The death of Michael Brown in Ferguson, Missouri last month sparked a large controversy and a discussion regarding the interactions that take place between police officers and civilians. Many people question if officers are being held appropriately responsible for the actions they take while on duty, and if eye-witness testimony is the most reliable source for this information. It can be difficult to decide what legal route to take, if any, when there are multiple accounts of an incident that has taken place. In the Brown case, the citizens of Ferguson claim that the victim’s hands were up, while the police claim that he was reaching for an officer’s gun; a debate which could be quickly cleared up if there had been an unbiased and reliable source to show what truly happened during the altercation.
This unfortunate situation has led to the realization that an honest source of this nature is predominately absent from the world of police work, and has subsequently prompted the suggestion to require all police officers to wear body cameras while on duty. Over 150,000 people have already signed a petition created on August 13, just four days after the shooting in Ferguson, to pass the “Mike Brown Law.” This law would “[c]reate a bill, sign into law, and set aside funds to require all state, county, and local police, to wear a camera.” Legislators have not taken any definitive action as of yet, but the petition has been recognized and acknowledged. The White House responded to the petition by agreeing that there are many advantages to body cameras, but that there are more questions to be asked and answered before a nationwide mandate for them is implemented.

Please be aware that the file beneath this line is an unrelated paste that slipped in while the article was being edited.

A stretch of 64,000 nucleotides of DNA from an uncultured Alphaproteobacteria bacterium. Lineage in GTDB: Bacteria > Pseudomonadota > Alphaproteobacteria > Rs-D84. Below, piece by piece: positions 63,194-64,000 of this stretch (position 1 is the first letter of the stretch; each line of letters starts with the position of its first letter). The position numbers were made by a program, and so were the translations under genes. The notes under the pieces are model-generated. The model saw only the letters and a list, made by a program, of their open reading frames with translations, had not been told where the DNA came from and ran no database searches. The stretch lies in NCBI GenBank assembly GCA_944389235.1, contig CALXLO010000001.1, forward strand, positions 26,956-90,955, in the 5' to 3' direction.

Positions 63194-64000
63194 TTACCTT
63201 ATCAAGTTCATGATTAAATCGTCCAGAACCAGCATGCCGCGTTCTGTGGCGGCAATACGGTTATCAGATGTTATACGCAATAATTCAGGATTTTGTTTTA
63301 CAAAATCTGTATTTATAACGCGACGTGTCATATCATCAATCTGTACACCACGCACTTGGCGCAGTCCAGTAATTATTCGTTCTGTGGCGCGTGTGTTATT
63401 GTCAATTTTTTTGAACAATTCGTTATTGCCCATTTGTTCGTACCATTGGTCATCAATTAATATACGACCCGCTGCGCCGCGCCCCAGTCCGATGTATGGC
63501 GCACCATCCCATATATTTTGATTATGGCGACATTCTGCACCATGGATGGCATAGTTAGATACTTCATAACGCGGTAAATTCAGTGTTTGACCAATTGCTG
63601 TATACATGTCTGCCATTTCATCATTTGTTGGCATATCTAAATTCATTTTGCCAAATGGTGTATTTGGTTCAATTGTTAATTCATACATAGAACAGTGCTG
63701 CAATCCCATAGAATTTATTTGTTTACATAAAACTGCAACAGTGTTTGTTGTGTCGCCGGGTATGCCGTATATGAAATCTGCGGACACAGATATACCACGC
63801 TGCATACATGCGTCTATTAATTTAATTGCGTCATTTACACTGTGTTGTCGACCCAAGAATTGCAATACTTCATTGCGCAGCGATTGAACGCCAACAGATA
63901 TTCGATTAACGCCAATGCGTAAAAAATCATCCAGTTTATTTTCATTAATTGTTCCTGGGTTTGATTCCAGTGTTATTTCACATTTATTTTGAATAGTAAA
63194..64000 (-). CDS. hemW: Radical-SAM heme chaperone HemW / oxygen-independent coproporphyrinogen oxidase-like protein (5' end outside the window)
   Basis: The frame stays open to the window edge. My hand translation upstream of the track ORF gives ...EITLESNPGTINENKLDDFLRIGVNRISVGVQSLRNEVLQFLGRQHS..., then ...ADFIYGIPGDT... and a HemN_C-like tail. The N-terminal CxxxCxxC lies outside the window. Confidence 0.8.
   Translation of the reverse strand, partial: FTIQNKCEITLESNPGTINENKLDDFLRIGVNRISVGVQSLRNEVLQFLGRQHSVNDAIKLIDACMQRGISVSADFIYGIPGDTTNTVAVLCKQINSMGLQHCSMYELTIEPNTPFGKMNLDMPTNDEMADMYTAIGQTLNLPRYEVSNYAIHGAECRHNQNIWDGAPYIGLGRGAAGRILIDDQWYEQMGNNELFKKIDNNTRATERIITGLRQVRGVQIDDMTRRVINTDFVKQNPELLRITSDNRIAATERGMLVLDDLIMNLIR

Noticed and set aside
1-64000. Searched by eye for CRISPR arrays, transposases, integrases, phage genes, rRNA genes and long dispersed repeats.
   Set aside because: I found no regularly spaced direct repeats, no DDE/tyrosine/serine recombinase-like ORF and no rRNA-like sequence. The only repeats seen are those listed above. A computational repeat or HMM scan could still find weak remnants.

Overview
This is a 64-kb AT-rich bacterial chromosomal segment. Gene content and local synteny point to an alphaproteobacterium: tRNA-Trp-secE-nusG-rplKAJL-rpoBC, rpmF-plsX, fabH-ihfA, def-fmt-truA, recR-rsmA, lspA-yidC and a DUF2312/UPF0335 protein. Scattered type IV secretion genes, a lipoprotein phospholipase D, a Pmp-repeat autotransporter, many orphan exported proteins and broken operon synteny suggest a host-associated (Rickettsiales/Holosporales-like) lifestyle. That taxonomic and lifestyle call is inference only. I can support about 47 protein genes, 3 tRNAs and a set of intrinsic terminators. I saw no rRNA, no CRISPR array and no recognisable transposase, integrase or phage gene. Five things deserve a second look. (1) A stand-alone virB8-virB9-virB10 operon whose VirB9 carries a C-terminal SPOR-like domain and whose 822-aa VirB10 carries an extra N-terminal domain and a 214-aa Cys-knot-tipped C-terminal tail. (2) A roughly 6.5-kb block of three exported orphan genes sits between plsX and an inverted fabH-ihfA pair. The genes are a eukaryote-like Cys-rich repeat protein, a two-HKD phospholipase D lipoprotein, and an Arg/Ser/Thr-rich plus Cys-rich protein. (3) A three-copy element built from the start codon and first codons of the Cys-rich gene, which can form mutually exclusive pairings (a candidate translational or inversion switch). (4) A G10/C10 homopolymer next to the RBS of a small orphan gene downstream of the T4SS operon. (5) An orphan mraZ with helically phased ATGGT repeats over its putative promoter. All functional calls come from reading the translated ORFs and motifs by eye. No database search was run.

The Department of Justice has released a report on its research about the benefits and drawbacks to requiring police body cameras. The research has shown that both officers and civilians conduct themselves with better behavior when they know they are being filmed. In many locations where body cameras are already worn there have been drastic decreases in force used by officers and the complaints against them. Another advantage of filming all police interactions is being able to have video proof of any incidents that take place, instead of having to rely solely on witness testimonies. This eliminates “he said, she said” arguments, and instead provides hard evidence of what actually happened and a transparency that is obviously lacking.
However, this research also lists the concerns that are raised if the cameras were to become mandatory. The introduction of new gadgets for police forces means the need for additional funding, training and regulations. Some departments are concerned with the cost of the cameras and equipment, which would range from around $300-$400 per camera at minimum. After the initial purchase, proper training would also need to be provided to teach officers how to correctly use the cameras for both recording and safety purposes. Other major concerns focus on the privacy issues that come with interacting with civilians, and also the regulations governing the storage and viewing of the footage. Would officers need permission to film everyone? Could they film inside someone’s home? Do the cameras need to be rolling constantly regardless of the situation? And after the footage is shot, where would it be stored and for how long? Would anyone be able to access the footage as part of public record, or would they need permission and a specific purpose? These are all questions that would need to be answered in order to create an effective uniform system of surveillance between all officers and their departments.
With a phone in everyone’s hands these days, and the use of social media so abundant, the threat of being filmed and it being made public is not altogether a new one. This persistent use of video has already brought to light thousands of interactions between officers and civilians, both good and bad.
If body cameras are approved for national use, these glimpses into daily exchanges will become the new norm; a deeply relied upon institution used for silencing debates and supplying impartial evidence.
Judging by the loud outcry after Michael Brown’s death, justice is not being served fairly in many areas of the country. If the government determines that these benefits body cameras bring to the table can help relieve this issue and ultimately profit the public and police alike, then this could be the new standard for every officer on every street.